(c) 0-Rings ....................................
(d) Seal-Weld Rings ............................
(e) Stem Packing ...............................
3.3.9 Materials Commonly Used in Nuclear Valves .......
Structural Design and Analysis .........................
3.4.1 Valve Body Design ...............................
3.4.2 Sample Stress Analysis of Valve Body Design .....
(a) Minimum Wall Thickness .....................
(b) Body Shape .................................
(a)

3.4

............................
Radiation on Valve Materials .........
and Bonnet Materials .................

Stainless Steel

(c)

Carbon and Low-Alloy Steels

Primary Membrane Stress Caused by Internal


Pressure

...................................

76

78
78
87
93

94
96
97

98
98
100
102
102
104
109
110

110

111

111
112
113
113
113
114
114
116
116
116
119
119
120

vii
(d)
(e)

(f)
(g)
3.4.3
3.4.4

3.5

...........
Fatigue ....................................
Cyclic Rating ..............................

123

Bonnet-to-Body Flange Stresses Considering


Seismic Forces .............................

123

Secondary Stresses in Valve Body

....................
Other Design Requirements .......................
(a) Reinforcement of Openings ..................
(b) Valve Internals ............................
(c) Shock and Vibration ........................
Experimental Stress Analysis

............................................
Casting .........................................
(a) The Casting Process ........................
(b) Designing for Casting ......................

127

128
128
129

130
130

3.5.1

131

Effects of Pattern Making and Foundry


Practice

...................................
(d) Assurance of Casting Quality ...............
3.5.2
Forging .........................................
(a) Forgeability ...............................
(b) Designing for Forging ......................
(c) Forging Defects ............................
(d) Assurance of Forging Quality ...............
3 . 6 Installation, Maintenance, and In-Service Inspection ...
3.6.1
Installation ....................................
3.6.2
Maintenance .....................................
3.6.3
In-Service Inspection ...........................
4 . DESIGN OF VALVE PARTS .......................................
4.1 Bodies and Bonnets .....................................
4.1.1
Shape ...........................................
4.1.2
Wall Thickness ..................................
4.1.3

4.1.4
4.2

123

Fabrication

(c)

121

Seats
4.2.1
4.2.2

.............................
Finish ..........................................
and Discs ........................................
Seat-Disc Contact Mechanics .....................
Seat-Disc Contact Theory ........................
External Dimensions

132
135
141
142
144
145
147
153
154
155
155

158
159
161
161

161
162
163
164
165
165
170

viii
4.2.3

177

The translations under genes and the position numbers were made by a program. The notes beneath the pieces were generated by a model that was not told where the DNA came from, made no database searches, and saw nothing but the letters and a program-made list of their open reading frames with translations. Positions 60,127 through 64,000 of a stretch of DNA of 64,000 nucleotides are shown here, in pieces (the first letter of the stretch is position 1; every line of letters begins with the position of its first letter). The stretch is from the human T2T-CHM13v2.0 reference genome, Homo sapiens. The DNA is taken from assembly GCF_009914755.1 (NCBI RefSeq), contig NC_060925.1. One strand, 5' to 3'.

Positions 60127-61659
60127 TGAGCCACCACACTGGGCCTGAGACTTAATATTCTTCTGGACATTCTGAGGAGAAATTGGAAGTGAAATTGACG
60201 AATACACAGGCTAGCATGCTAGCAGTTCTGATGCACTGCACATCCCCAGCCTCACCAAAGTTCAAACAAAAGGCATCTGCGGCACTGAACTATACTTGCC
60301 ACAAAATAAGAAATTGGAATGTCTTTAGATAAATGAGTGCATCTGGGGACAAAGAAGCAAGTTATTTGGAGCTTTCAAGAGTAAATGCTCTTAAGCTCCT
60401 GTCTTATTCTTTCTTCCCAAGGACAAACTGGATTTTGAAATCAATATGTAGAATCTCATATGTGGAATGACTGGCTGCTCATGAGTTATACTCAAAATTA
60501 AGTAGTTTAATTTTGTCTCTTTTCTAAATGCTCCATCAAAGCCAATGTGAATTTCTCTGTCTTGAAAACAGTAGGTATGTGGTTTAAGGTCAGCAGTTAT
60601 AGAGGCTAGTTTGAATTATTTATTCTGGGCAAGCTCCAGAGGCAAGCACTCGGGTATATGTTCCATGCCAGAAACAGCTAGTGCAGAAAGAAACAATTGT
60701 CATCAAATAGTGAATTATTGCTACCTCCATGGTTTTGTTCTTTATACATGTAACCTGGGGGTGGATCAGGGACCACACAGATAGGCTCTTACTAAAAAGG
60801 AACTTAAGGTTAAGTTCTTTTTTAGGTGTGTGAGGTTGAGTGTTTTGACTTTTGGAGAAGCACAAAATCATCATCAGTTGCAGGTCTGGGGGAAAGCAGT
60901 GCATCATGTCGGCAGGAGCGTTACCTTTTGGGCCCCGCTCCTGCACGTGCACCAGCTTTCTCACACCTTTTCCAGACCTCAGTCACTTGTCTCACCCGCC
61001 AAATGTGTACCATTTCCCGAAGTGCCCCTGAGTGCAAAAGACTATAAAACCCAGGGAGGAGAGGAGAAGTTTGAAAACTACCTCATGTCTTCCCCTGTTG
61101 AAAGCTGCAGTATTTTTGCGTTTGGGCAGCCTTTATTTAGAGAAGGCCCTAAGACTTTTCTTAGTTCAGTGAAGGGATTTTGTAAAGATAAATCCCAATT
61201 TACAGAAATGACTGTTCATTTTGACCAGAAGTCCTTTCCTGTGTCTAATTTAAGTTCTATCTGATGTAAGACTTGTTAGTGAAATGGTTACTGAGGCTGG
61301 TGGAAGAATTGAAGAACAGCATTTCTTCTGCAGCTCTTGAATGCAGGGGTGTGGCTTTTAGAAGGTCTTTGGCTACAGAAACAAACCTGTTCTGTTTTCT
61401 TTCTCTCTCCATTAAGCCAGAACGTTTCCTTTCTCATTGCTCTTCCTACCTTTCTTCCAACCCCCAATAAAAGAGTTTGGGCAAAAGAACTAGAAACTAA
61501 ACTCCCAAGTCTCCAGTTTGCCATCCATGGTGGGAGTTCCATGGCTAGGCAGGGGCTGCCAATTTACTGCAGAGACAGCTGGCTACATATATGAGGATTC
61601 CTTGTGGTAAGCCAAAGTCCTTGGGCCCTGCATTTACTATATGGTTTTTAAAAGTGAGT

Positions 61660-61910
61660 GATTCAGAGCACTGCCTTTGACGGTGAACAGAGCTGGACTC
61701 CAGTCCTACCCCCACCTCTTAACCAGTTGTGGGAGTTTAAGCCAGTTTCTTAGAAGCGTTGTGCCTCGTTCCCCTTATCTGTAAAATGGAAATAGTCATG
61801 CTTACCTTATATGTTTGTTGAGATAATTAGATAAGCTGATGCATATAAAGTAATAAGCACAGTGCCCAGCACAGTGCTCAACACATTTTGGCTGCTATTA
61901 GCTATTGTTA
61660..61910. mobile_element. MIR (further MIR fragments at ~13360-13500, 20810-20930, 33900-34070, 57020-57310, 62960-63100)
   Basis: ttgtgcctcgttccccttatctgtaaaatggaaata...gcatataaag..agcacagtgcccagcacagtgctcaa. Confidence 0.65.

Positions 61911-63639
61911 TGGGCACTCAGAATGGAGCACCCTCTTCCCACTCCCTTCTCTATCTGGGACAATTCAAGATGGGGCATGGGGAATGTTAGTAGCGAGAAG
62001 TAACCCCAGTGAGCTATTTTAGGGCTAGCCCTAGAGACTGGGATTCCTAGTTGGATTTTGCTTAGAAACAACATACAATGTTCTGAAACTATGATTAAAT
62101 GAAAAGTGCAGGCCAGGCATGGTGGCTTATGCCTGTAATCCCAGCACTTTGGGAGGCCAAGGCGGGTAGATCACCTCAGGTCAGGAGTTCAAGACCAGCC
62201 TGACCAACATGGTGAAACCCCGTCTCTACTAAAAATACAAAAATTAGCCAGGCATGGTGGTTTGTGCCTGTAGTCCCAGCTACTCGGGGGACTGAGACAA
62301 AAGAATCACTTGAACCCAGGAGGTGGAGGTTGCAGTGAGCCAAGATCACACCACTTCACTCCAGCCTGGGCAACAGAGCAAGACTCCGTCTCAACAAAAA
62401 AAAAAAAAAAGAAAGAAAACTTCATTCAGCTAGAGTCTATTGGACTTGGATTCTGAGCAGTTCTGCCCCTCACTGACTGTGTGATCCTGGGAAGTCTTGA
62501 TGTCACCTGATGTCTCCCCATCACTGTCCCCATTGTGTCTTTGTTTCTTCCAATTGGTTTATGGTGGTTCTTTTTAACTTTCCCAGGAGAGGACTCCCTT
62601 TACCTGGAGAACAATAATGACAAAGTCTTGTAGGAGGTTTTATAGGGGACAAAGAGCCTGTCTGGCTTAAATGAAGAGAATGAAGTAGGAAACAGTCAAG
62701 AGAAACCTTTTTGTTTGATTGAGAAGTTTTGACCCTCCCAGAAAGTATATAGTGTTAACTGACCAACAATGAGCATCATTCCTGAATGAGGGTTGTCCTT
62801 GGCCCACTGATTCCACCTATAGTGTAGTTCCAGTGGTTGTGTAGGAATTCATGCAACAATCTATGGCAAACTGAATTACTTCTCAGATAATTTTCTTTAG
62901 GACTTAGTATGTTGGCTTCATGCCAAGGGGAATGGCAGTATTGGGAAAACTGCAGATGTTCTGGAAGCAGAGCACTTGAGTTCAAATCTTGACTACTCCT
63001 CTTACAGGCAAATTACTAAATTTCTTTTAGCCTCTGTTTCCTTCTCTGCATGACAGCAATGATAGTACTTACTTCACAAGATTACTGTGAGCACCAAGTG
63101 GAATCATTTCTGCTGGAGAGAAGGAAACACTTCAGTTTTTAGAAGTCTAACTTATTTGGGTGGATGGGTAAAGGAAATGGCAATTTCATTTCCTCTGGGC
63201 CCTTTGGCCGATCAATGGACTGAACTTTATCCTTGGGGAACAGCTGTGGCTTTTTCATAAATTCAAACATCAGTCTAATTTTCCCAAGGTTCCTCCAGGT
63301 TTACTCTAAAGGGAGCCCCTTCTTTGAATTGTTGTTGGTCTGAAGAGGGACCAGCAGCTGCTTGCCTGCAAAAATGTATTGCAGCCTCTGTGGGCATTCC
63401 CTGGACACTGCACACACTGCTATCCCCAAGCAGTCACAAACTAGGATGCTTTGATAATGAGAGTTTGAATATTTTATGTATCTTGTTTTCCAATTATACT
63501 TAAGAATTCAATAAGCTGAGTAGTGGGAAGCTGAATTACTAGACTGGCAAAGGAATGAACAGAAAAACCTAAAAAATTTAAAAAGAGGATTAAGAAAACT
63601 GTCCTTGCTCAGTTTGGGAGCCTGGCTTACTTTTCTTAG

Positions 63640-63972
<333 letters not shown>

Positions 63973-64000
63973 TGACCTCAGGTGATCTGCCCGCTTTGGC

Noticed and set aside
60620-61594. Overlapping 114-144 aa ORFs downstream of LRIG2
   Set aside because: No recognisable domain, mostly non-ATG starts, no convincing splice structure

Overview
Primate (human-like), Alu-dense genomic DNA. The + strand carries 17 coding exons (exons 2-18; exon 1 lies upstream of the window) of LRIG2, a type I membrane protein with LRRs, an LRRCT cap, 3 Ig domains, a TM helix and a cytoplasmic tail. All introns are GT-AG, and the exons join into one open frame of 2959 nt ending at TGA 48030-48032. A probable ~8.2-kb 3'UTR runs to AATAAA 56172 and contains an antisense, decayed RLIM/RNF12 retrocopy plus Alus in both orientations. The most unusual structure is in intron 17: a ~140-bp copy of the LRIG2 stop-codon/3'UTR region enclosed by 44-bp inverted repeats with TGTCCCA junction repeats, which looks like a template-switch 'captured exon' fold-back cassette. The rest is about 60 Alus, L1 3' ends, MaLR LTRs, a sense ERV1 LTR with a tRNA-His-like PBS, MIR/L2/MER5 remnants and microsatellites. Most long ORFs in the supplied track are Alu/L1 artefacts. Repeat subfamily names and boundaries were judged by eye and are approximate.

(a)

183

(b)
(c)

(d)
4.2.4

Seat

4.2.6
4.3

Stems
4.3.1

4.3.2

4.4.1

Machinability

...................................

Corrosion Resistance

Stem Seals

......................................

.........................
(b) Sleeve Stem Seals ..........................
4.4.2
Access Cover o r Bonnet Seals ....................
(a) Bonnetless Valve Designs ...................
(b) Gasketed Flanged Joints ....................
(c) Seal-Welded Joints .........................
(d) Pressure-Seal Bonnet Joint .................
Handwheels, Operators, and Position Indicators .........
4 . 5 . 1 Handwheels ......................................
4 . 5 . 2 Valve Operators .................................
(a) Motor Operators ............................
(b) Pneumatic Diaphragm Operators ..............
(c) Hydraulic Piston Operators .................
(a)

4.5

Wedge Gate Valves

.............................
4 . 3 . 4 Wear Resistance .................................
Closures and Seals .....................................
4.3.3

4.4

....................
Disc Guidance ..............................
and Disc Design f o r Gate Valves ............
Seat and Disc Alignment

..........................
(b) Parallel-Faced Gate Valves .................
(c) Disc Guidance ..............................
Seat and Disc Design for Check Valves ...........
Backseats .......................................
..................................................
Strength and Ductility ..........................
(a) Compressive Load ...........................
(b) Tensile Load ...............................
(c) Torsional Load .............................
(d) Impact Load ................................
(a)

4.2.5

...........
Flat-Faced Seat and Disc ...................
Included-Angle Seat and Disc ...............

Seat and Disc Design for Globe Valves

Packing Stem Seals

184
187
190
194
197

199
203
204
206
208
209
210
210
210
211
211
212

212
212
214
214
217

218
218
220
224

227
229
230
231

232
234
236

ix

.............................
Locking Devices ........................................
4.6.1
Class-A Locking Devices .........................

4.5.3
4.6

.........................
4.6.3
Standard Fastener Locking Devices ...............
(a) Prevailing-Torque Locknuts .................
(b) Free-Spinning Locknuts .....................
(c) Other Types of Locknuts ....................
(d) Locking Screws and Bolts ...................
(e) Lock Washers ...............................
4.6.4
Other Locking Devices ...........................
4.6.5
Selection and Application of Locking Devices ....
Bellows ................................................
4 . 7 . 1 Applications ....................................
4.7.2
Configurations ..................................
4.6.2

4.7

Position Indicators

Class-B Locking Devices

4.7.3

Reinforcement

4.7.4

Fabrication

...................................